Perioperative immunonutrition ameliorates the postoperative immune depression in patients with gastrointestinal system cancer (prospective clinical study in 42 patients)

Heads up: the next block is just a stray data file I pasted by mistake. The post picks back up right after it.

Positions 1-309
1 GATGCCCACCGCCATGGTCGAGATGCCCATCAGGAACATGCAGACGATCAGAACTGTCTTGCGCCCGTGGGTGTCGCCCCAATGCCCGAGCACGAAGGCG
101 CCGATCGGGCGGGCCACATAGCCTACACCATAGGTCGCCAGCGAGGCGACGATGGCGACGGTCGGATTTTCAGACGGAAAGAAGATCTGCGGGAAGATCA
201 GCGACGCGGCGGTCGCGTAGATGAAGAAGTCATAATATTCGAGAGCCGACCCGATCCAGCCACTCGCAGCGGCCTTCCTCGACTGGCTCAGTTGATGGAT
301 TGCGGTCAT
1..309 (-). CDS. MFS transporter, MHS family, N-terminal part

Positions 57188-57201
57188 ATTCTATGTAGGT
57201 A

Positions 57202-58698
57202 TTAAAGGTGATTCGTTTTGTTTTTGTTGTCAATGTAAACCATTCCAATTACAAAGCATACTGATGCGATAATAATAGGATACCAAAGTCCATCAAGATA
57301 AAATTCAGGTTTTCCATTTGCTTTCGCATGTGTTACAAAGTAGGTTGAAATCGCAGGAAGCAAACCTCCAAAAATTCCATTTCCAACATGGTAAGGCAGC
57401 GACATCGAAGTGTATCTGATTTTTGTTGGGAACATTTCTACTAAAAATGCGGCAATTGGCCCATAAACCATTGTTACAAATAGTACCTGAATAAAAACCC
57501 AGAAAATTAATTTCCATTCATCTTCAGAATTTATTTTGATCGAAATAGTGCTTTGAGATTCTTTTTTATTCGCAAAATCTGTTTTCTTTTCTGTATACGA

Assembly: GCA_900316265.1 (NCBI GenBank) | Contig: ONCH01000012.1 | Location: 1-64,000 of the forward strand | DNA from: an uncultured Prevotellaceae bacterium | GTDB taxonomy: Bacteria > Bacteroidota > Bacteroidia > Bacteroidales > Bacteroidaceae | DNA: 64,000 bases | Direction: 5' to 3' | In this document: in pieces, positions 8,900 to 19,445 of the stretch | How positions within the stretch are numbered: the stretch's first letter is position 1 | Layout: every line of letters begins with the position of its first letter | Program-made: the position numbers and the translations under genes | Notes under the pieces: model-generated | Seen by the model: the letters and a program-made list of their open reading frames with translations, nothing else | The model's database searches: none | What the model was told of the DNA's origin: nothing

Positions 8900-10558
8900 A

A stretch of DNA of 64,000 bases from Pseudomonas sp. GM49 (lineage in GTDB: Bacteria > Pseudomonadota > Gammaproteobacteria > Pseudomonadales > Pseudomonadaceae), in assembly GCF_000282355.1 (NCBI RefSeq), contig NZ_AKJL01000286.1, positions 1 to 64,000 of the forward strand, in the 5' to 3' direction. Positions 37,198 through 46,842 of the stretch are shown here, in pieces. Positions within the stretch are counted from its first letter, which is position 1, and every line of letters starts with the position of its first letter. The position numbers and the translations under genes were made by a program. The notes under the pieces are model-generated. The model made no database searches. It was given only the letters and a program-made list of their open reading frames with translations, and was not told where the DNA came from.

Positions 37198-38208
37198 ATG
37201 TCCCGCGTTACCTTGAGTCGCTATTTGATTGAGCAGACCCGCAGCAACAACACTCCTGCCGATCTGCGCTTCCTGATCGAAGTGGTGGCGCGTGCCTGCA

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Cancer surgery is a major challenge for patients to develop immune depression in postoperative period. Several cytokines can depress immune cell subpopulations. Increased cytokine response after surgery is assumed to arise mainly from lipooxygenase pathway acting on membrane arachidonic acid. Therefore ; investigators focused their efforts to alter the membrane fatty acid profile by changing the nutritional regimen with e-3 fatty acid supplementation and encouraging results were obtained after surgery. Despite the theoretical and clinical advantage of enteral nutrition many surgeons remain committed to parenteral nutrition for feeding of patients due to maintain bowel rest and fear of anastomosis leakage at the postoperative period. Several studies investigating role of the postoperative immunonutrition reported that beneficial immunological changes were associated with reduction of infectious complications. Interestingly ; these findings were observed at least five days after the surgery in which the highest incidence of complications was seen. In this prospective study including 42 patients eligible for curative gastric or colon cancer surgery ; we investigated the beneficial effect of enteral immunonutrition (EEN) compared to total parenteral hyperalimentation (TPN) beginning from the preoperative period. Cortisol and CRP levels as stress parameters significantly increased one day after surgery in both groups but they rapidly returned to (on POD1) preoperative baseline level in EEN group whereas these values remained high in the TPN group. Additionally a significant decrease in natural killer (NK) cells and CD8+ levels were observed in both groups. However they recovered on POD3 in EEN group and on POD6 in TPN group. CD4+ subset remained almost same as preoperative value in the TPN group whereas it increased from (%) 40.14 to 46.40, 51.29 and 54.7 on PO 6th hr, POD3 and POD6 in the EEN group. Our findings suggest that preoperative nutrition via the enteral route provided better regulation of postoperative immune system restoration than parenteral nutrition. On the basis of our findings we recommend enteral immunonutrition to be started at the preoperative period rather than postoperatively before a major operation whenever the enteral route is feasible. [Product Details...]